Although tonally quite different, You Hurt My Feelings is thematically reminiscent of Seinfeld. I’m not saying that because both have Julia Louis-Dreyfus in common, although this strengthens the sentiment. Both are essentially about nothing, or more accurately, the little problems that we let snowball into big ones. Seinfeld’s 22-minute format was well-suited for mundane issues, but can something so minor sustain a 93-minute run time? Admittedly, You Hurt My Feelings seems stretched thin at times. Thanks to Louis-Dreyfus’ absorbing performance and Nicole Holofcener’s well-crafted dialogue, though, we find ourselves caring about the characters’ first-world dilemmas.
Louis-Dreyfus gives a reliably strong performance as Beth, a writer who found modest success with her memoir. Her mother, hilariously played by the always-welcome Jeannie Berlin, never misses an opportunity to mention that the memoir still should’ve sold better. This doesn’t discourage Beth from trying to leap to fiction. However, her ego endures a major blow when she overhears her husband Don (Tobias Menzies) speaking negatively about the new book behind her back. Beth is too shattered to confront Don with the scathing review as she second-guesses her profession.
Beth isn’t the only one falling short at their job. Don is a therapist, although none of his patients seem satisfied with their sessions. One played by David Cross argues that therapists shouldn’t be compensated unless patients make genuine progress. This frustration isn’t unwarranted, as Don isn’t the best therapist. He has his moments of wisdom, but much of his advice is generic and sometimes he mixes patients up. Beth’s sister (Michaela Watkins) is similarly underwhelmed at work while her husband (Arian Moayed) struggles to make it as an actor. None of these people are horrible at their jobs, but they’re far from the best in the business. You Hurt My Feelings is largely about coping with the notion of simply being good enough at your passion. That sums up the quality of the film: good enough.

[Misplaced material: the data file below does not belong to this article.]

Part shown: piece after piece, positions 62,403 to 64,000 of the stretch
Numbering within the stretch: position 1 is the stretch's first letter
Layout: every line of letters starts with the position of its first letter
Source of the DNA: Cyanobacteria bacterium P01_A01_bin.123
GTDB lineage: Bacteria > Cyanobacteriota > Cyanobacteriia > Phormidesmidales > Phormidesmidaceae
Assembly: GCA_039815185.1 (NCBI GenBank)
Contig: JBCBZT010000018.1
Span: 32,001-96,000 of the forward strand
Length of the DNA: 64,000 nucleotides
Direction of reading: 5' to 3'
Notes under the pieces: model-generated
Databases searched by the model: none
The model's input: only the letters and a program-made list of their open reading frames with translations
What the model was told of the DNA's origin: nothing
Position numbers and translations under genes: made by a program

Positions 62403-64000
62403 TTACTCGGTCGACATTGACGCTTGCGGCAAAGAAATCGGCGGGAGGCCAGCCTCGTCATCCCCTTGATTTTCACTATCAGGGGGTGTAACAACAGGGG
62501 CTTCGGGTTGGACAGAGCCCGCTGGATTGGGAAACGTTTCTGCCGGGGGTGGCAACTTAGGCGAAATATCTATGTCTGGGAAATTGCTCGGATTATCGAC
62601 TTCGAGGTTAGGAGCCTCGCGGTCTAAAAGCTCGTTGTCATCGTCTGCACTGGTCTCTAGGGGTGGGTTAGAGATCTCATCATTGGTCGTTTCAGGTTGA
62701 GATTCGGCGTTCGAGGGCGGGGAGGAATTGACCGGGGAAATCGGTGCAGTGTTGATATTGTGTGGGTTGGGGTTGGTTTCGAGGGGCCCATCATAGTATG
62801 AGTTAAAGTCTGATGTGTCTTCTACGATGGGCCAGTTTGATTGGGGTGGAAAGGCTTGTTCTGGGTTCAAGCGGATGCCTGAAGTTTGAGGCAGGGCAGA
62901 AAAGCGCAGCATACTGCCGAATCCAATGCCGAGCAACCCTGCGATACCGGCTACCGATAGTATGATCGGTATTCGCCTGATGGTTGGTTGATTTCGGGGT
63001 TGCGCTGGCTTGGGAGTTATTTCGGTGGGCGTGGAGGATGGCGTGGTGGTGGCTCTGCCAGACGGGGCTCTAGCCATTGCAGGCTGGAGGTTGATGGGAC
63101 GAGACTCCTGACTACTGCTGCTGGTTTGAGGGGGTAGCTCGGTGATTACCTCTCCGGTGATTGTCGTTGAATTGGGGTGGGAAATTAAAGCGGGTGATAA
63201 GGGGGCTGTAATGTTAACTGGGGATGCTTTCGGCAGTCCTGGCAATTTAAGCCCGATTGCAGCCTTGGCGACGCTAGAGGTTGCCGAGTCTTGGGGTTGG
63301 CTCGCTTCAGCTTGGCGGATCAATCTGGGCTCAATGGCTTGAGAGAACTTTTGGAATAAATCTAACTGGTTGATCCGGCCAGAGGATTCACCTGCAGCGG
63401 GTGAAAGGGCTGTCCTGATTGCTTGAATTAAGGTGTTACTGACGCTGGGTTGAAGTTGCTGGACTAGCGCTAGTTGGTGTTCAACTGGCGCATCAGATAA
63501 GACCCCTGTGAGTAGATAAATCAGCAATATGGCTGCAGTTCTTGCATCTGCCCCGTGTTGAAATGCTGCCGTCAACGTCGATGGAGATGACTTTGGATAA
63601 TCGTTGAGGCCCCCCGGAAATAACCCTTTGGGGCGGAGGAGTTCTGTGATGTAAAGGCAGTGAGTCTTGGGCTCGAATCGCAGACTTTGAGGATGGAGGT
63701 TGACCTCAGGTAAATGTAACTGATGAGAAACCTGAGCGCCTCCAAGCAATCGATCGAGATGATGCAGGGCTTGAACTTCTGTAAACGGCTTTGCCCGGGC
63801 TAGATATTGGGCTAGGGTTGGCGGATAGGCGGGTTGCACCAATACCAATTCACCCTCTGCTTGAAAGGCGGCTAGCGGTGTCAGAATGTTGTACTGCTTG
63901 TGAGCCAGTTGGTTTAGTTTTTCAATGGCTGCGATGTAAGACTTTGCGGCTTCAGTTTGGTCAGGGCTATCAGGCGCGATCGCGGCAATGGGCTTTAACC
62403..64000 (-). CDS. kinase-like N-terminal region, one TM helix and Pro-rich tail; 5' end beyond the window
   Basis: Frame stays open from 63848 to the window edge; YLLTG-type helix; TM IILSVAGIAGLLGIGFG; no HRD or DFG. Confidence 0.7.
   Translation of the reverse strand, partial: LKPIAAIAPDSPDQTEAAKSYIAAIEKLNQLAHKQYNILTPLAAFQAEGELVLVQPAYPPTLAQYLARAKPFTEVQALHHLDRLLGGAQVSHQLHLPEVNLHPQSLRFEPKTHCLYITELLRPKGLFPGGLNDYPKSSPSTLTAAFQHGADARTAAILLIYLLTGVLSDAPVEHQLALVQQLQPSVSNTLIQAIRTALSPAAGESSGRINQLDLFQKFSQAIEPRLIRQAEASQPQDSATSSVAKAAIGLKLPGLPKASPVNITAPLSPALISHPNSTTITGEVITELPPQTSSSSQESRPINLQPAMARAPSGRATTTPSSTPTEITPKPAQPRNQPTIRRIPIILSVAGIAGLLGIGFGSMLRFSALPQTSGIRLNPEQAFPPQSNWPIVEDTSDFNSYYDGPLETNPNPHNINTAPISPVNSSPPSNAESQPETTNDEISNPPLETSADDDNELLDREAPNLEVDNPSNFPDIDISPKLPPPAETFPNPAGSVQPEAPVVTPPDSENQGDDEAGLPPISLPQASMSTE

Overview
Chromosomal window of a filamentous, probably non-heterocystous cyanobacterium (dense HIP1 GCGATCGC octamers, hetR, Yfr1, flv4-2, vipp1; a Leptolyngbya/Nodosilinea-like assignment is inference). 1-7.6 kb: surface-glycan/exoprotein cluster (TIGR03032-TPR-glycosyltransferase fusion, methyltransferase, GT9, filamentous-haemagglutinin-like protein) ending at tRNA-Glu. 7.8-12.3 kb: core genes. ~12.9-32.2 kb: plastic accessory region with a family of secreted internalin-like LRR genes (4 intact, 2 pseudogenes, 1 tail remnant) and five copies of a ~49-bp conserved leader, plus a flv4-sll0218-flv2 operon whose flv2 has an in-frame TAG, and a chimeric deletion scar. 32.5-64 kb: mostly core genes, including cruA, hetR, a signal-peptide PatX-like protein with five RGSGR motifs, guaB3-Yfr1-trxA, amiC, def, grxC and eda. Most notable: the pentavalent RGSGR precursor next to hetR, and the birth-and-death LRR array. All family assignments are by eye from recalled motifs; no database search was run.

The film revolves around Beth working up the courage to tell Don what she overheard. This can feel dragged out and when the moment finally comes, it’s not the cataclysmic showdown you might think. Maybe that’s the idea, but for a confrontation with so much build-up, it deserved a more significant payoff. This is what separates You Hurt My Feelings from Seinfeld, as that show always knew how to end a story (well, except for the series finale). Even if the outcome falls short, the experience does pave the way for some insightful conversations about marriage, honesty, and the flaws of human nature.
Nicole Holofcener previously directed Louis-Dreyfus in Enough Said, another film that dealt with relationships and secrets. Enough Said also had a setup tailored for a sitcom, but Holofcener approached it with grounded nuance. Holofcener was more successful with Enough Said, but You Hurt My Feelings is another worthy outing. Even if its central conflict isn’t the most momentous, it is relatable for any artist who has ever presented their work to a significant other. Finding out that they don’t like your work isn’t as bad as cheating. It’s close enough, though.